Imperialism demands more from Australian workers
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The Business Council of Australia represents about 100 of the largest multinationals and local monopolies in the country. As such, it speaks in the interests of imperialism, promoting vicious neo-liberal policies that continually attack the working class and trample on Australian sovereignty.
BCA chief executive Jennifer Westacott used January 26, the day of British colonial invasion in 1788, to make a speech in Melbourne calling for faster implementation of the imperialist agenda.
On May 12 the federal budget for the 2015-16 financial year is due to be released, and the BCA wanted to send a strong message to the Abbott government that it demands more attacks on the working people and more cuts to public services and benefits.
In a not too subtle warning to Abbott, Westacott invoked Labor’s Gough Whitlam as an example of a leader with a long term vision and said, “I know there are political leaders across the country now who want to show this kind of leadership.” She even used the Keating era words “social contract” to imply that Labor might be better at conning the workers.
The speech set out several priorities for the Abbott government – the budget and fiscal arrangements, education and skills, and economic growth – code for another austerity budget to beat the working class into submission. It demanded further Productivity Commission inquiries into the aged pension and retirement system and the healthcare system.
A tool of the BCA
The Productivity Commission is a favoured tool of the BCA. It examines data and statistics, takes submissions, considers arguments and then, inevitably, recommends to government whatever the BCA wants.
Recently it was revealed that it has commenced a ‘review’ into the whole swag of industrial laws, with weekend and shift penalty rates top of the list. Reflecting the big business demand for ‘workplace flexibility’, the Productivity Commission will dig up the corpse of Howard’s original WorkChoices and trot out the BCA’s programme to water down or abolish laws on the minimum wage (It’s only $16.87 an hour now!), collective bargaining, unfair dismissal, anti-bullying and union access to work-sites. Recommendations to government are expected to be finalised by November 30.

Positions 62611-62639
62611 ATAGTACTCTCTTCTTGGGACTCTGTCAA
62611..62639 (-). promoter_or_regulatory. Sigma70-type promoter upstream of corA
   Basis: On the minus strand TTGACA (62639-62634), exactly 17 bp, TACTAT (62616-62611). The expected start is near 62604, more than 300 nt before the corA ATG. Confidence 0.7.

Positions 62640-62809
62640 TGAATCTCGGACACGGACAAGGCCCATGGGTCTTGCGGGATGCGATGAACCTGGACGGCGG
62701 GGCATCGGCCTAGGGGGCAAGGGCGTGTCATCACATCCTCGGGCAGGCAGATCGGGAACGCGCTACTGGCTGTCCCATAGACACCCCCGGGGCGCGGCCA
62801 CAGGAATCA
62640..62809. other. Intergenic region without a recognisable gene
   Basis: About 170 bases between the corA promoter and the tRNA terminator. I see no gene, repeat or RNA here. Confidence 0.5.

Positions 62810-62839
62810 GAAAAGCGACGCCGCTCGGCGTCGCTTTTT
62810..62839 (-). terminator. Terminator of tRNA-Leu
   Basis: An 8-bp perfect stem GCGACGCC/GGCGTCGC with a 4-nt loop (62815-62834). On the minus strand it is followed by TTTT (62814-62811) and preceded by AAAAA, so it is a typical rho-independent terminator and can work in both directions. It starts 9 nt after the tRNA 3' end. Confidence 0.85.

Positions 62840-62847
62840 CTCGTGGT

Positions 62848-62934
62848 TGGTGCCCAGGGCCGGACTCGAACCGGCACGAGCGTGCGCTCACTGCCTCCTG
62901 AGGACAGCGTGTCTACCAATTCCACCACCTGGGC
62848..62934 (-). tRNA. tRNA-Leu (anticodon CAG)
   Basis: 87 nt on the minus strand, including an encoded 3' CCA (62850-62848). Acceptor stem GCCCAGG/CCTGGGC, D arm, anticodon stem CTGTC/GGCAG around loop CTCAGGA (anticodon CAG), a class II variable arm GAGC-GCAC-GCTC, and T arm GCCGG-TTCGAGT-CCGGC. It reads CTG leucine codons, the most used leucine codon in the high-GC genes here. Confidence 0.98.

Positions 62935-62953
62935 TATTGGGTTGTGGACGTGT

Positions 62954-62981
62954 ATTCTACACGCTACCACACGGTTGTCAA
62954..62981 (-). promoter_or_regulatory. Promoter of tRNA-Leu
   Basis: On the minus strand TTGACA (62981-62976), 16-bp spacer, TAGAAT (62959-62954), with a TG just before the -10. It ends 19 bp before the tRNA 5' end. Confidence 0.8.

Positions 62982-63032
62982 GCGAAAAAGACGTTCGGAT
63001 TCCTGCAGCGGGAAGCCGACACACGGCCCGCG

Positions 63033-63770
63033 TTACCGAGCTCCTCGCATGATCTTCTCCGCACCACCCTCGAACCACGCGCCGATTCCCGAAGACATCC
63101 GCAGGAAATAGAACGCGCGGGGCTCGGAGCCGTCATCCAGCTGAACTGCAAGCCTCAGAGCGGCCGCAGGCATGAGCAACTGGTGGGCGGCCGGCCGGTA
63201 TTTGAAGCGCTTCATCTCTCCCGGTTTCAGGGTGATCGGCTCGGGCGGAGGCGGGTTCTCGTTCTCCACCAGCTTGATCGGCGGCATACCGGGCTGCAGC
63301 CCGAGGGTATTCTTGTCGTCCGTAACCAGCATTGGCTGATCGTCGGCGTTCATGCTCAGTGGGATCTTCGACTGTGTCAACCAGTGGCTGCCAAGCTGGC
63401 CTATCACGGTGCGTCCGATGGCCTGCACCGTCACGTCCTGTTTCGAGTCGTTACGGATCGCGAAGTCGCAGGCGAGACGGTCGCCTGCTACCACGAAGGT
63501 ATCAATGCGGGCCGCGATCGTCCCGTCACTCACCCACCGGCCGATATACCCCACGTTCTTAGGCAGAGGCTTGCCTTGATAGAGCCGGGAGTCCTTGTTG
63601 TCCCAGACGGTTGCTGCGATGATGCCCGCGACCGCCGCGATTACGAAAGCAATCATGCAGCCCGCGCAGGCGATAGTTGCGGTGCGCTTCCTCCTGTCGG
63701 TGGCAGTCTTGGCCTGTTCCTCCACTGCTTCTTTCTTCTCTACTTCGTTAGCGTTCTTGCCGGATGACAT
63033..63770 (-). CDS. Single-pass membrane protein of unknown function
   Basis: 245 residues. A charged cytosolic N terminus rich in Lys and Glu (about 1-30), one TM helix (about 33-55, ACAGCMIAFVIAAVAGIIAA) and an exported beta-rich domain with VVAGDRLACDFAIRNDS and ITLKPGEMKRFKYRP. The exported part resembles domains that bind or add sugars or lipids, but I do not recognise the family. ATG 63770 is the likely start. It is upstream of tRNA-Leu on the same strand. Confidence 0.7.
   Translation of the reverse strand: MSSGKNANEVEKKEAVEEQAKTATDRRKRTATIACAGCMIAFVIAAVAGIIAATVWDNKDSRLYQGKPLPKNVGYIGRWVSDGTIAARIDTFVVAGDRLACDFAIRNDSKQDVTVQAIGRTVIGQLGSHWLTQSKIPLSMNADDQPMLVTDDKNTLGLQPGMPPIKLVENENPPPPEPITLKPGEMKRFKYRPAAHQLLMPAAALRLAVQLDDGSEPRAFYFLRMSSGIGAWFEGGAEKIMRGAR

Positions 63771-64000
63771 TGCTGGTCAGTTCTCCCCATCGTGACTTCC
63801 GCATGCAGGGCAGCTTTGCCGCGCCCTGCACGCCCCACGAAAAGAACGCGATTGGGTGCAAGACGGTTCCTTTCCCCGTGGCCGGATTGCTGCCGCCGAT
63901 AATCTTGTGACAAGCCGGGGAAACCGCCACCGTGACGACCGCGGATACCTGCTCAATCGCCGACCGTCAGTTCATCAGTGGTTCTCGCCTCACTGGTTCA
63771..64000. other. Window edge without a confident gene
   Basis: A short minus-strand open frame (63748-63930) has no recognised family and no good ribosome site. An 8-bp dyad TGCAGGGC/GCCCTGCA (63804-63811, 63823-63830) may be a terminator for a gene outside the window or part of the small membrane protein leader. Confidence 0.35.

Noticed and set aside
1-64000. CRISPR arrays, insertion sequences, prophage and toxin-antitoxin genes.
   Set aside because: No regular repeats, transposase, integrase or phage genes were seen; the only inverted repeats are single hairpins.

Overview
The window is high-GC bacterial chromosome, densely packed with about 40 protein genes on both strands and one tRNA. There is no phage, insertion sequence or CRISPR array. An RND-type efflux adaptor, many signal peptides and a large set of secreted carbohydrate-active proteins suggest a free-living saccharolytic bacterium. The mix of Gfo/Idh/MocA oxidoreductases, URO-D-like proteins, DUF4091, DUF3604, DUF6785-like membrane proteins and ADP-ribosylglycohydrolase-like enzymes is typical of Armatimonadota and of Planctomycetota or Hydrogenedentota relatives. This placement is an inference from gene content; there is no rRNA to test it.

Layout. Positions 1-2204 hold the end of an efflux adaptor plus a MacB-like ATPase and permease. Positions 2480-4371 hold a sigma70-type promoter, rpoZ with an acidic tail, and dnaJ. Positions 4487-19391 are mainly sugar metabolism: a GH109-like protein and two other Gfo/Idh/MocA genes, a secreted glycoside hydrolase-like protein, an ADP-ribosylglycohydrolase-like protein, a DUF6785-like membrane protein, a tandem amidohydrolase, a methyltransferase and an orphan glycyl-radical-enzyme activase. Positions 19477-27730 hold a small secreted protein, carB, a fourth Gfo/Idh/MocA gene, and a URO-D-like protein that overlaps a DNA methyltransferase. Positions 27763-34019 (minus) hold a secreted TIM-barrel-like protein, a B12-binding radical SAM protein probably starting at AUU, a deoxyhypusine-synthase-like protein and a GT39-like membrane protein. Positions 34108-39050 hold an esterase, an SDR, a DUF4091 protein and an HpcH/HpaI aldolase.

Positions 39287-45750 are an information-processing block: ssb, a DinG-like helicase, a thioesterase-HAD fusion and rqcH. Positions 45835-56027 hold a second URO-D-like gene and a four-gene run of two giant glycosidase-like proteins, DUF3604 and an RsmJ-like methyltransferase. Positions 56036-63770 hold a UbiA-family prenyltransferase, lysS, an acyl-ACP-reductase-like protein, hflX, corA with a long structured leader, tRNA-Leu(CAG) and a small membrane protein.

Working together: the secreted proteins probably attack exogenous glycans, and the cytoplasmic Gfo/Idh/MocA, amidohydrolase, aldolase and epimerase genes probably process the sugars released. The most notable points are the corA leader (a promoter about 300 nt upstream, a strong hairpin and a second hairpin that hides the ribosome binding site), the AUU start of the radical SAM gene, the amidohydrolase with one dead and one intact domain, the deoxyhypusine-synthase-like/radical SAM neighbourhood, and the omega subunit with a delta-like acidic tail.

Westacott just couldn’t resist saying that the ‘review’ was a chance “…to rethink how we work and how we stay competitive to succeed in a global economy”.
BCA and taxes
Another area where the BCA has been very vocal is taxation. It deplored the collection of revenue from taxes on the big mining companies and polluters, and now says that the 10% Goods and Services Tax (GST) that hits ordinary people should be lifted and broadened to raise necessary revenue. Items such as fresh food, education and healthcare services are currently excluded from this tax, but if the BCA gets its way, the working class will be hit with an even heavier tax burden.
To provide the smokescreen for this latest plot, the BCA have commissioned the Liberal Party pollsters Crosby Textor to propose changes to the taxation system, especially the GST.
This comes on top of the Abbott government backing down on promises to chase foreign multinationals for taxes on income funnelled out of the country. (See article in Political Economy section MYEFO – giving the rich a break)
Nationwide rallies March 4
The ACTU has called for nationwide rallies on March 4 to oppose the renewed attack on the working conditions and living standards of the Australian people. If organised well, there will be stop-work action in many unionised workplaces and widespread community support and involvement. The power of the mobilised working class will give heart to all those struggling against the harsh austerity measures being imposed.
This is the positive and should be encouraged and supported. As has been shown in Greece, when the mobilised masses stand up to the dictates of imperialism, it is possible to think of another future.
Yet, if we recall the Rights at Work community campaigns and rallies which mobilised hundreds of thousands of workers, the mass movement was gradually diverted into an election campaign by the Labor Party that carried Rudd to power and then gave us WorkChoices Lite.
Let’s not fall into the parliamentary trap again. Let’s not count on numbers in the Senate and all that rubbish to defend the working people. Let’s not ‘keep low’ and wait for a Labor government. Only an independent mobilised mass movement led by the working class can roll back the BCA attack.
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